DBS Group Research 2015-07-16 (Banks): Hopes Pinned on NIM. OCBC Remains the Preferred Pick.

Hopes pinned on NIM 

  • NIM trends in focus for 2Q15; loan growth slowing 
  • Banks should continue to do well; but risk of correction is high as they are a crowded trade 
  • OCBC remains our preferred pick 

Banks have done well, and will continue to do well. 

  • Singapore banks have been the best performers, rising by 11% over the past 12 months vs ASEAN banks and other Singapore stocks. 
  • We believe earnings momentum will still be positive with NIM as the key earnings driver despite a much slower loan growth momentum. 
  • NIM movements are more sensitive to earnings; every 10bps rise in NIM will add 5-7% to earnings, while every 1ppt increase in loan growth would only move earnings by less than 1%. 
  • Meanwhile, we expect asset quality indicators to remain benign with credit costs staying largely low except for UOB which continues to guide for a 32bps credit cost, higher than peers. 

NIM in focus in 2Q15, the key driver to earnings. 

  • All eyes will be on NIM trends in the upcoming 2Q15 results as banks have stated that the full impact of re-pricing of the SIBOR/SOR hikes would be more visible in 2Q15 in addition to surplus funds (from winding down of trade loans) which were deployed into lower yielding assets in 1Q15, which should have partially reversed. 
  • NIM should trend up a little for OCBC in 2Q15. 
  • UOB saw a significant uplift in NIM in 1Q15 and the increase in 2Q15 may not be as significant. 

Slower loans; slower GDP ahead. 

  • Loan growth has clearly slowed and banks are only guiding for mid-single digit loan growth for 2015 in the absence of currency effects. 
  • Mortgages seem to be ploughing on fairly strongly at 5% y-o-y based on May-15 stats, with consumer loans growing a tad faster than business loans over the same period. 
  • Total DBU and ACU loan growth in May stood at only 3.5% y-o-y, the slowest since Mar-10. 
  • Furthermore, our economist downgraded Singapore’s 2015 GDP to 2.4%, the slowest in six years. 
  • The slower GDP trend is already reflected in loan growth which has moderated. But we believe NIM is the key offsetting factor but this would hinge highly on expectations of eventual Fed rate hikes and sustained high SIBOR/ SOR trends. 

Crowded trade; risks are there. 

  • Although momentum is positive for banks, the sector is a crowded trade only by virtue of the lack of catalysts in other sectors within Singapore and among ASEAN banks. Singapore banks are a safer haven as there is no capital raising risk and asset quality issues.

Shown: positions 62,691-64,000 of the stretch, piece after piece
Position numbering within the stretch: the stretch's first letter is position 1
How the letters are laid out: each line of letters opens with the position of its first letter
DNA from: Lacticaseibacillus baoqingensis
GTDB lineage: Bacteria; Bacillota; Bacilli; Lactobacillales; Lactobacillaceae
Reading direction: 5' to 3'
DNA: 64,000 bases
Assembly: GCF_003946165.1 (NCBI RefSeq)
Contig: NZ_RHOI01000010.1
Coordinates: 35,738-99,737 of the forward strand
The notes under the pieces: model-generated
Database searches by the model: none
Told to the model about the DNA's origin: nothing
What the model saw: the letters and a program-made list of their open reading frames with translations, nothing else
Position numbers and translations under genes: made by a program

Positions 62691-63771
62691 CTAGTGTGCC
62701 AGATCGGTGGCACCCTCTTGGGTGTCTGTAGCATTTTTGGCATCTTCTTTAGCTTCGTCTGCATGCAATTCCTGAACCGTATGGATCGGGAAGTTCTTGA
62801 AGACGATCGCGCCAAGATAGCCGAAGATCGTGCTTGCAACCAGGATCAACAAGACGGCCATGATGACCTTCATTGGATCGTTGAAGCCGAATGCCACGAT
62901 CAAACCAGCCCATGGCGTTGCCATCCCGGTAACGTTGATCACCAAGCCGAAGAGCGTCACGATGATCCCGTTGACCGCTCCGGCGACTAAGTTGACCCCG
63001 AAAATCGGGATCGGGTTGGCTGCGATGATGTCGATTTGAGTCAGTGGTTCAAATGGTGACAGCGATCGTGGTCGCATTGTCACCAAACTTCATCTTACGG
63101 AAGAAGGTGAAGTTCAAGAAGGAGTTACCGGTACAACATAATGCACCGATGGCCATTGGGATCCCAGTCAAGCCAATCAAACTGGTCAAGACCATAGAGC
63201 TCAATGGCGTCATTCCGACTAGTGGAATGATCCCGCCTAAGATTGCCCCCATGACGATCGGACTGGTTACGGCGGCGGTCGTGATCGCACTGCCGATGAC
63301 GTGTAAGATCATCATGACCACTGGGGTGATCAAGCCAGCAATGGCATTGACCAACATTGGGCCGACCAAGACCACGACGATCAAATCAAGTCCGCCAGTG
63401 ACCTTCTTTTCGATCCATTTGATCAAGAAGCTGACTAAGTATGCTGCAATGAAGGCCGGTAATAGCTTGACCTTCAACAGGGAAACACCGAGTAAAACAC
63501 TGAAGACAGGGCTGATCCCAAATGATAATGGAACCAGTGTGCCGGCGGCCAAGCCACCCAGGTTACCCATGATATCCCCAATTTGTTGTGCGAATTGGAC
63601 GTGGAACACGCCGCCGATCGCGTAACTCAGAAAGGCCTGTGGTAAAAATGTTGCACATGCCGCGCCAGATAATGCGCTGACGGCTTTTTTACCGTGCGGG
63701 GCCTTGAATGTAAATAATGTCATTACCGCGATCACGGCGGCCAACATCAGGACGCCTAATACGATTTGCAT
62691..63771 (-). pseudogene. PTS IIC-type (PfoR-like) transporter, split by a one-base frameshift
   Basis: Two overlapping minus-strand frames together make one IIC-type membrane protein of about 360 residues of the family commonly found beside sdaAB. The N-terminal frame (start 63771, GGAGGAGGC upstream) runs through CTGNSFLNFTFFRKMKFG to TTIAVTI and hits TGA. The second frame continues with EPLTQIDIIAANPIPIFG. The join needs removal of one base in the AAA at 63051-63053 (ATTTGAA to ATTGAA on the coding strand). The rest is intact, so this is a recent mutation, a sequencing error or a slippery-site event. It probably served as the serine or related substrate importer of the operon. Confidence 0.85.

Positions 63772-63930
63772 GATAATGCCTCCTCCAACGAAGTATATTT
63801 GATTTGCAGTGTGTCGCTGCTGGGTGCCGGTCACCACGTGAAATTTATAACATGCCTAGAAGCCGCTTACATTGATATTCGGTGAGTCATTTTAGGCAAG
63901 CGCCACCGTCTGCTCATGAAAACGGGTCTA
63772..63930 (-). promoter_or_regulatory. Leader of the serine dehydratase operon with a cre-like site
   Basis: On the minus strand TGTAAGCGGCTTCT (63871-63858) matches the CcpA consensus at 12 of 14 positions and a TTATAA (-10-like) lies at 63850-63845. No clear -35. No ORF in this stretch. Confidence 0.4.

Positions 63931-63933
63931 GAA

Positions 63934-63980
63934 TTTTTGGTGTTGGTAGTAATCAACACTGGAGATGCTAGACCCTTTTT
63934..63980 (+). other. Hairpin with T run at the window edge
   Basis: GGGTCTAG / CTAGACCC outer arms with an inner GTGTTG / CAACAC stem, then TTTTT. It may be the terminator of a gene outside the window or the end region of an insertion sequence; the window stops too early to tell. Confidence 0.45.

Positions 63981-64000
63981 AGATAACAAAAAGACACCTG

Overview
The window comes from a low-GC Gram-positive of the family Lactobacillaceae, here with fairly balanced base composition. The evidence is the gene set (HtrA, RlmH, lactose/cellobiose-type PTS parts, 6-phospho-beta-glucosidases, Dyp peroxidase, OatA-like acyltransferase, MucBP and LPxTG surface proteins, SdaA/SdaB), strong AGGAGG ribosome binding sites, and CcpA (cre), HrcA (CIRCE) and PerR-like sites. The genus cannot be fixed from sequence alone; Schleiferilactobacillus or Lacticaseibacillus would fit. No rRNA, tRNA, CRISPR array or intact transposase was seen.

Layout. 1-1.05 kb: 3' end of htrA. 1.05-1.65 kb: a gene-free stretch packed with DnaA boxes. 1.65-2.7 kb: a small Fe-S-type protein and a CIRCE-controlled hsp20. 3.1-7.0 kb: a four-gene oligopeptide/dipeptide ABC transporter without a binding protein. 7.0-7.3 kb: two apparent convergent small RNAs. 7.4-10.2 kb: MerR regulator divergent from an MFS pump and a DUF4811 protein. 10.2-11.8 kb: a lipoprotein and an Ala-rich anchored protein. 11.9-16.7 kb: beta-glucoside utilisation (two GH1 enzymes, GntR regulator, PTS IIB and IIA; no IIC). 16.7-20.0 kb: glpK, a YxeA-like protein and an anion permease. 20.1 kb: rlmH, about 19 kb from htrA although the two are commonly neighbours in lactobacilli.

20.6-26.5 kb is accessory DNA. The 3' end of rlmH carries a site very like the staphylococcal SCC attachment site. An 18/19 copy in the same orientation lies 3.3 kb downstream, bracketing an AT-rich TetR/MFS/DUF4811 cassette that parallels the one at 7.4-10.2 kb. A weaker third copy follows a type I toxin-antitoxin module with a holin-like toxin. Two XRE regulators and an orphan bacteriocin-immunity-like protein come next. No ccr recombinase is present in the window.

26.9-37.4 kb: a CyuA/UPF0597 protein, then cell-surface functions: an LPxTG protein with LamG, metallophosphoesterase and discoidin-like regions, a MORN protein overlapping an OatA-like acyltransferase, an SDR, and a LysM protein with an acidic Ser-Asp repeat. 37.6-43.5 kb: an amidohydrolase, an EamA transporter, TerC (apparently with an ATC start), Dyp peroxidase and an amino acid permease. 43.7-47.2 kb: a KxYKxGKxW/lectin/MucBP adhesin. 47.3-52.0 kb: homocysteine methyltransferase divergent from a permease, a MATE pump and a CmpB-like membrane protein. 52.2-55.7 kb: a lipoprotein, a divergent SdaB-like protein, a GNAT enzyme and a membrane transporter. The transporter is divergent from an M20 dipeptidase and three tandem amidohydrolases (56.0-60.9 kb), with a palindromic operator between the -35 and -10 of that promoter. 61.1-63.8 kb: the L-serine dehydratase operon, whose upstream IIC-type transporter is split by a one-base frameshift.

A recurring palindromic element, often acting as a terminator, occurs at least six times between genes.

• But a slight disappointment in earnings momentum and a significant market correction would pose a sell-down risk to the Singapore banks. 

OCBC remains our preferred pick. 

  • We remain convicted on our preference for OCBC (vs UOB) as we believe market is still under-appreciating its Greater China presence as well as its fee income franchise and low credit cost position. 

Riding on its unappreciated Greater China franchise. 

  • We believe the market is still under-appreciating the OCBC-WHB’s franchise in Greater China. 
  • With its enlarged Greater China presence, OCBC’s growth prospects in wealth management, retail & commercial banking and insurance are further enhanced. 
  • Active cross-selling for OCBC’s private banking and insurance businesses are key wins. 
  • Integration is still on-going but signs of improvement are visible in its wealth management income line. 

Solid non-interest income franchise to drive earnings. 

  • We expect wealth management income to continue its upward trajectory, potentially contributing up to 20% of non- interest income (excluding insurance). 
  • Insurance contribution could be volatile due to interest rate movements. As such, underlying growth in new business embedded value and total weighted sales should be the focus parameters for insurance, and these have been robust. 

UOB remains a HOLD as we believe its missing links are not in the price. 

  • UOB has been known for its conservative growth but we believe the market may have overlooked the lack of its fee income differentiation as well as Greater China presence. 
  • We believe over time, regionalisation beyond ASEAN would need to improve to prompt a re-rating for the bank. 
  • In addition, a stronger traction in non-interest income away from loan- related activities could add a re-rating sentiment. UOB is more Singapore-centric compared to peers with 53% and 44% of its loans and deposits being S$-based respectively. 
  • While this is not necessarily a weakness, it would remain a point of contention when peers are able to reap better contribution from overseas operations. 
  • These factors justify our HOLD rating.

(LIM Sue Lin)

Source: http://www.dbsvickers.com/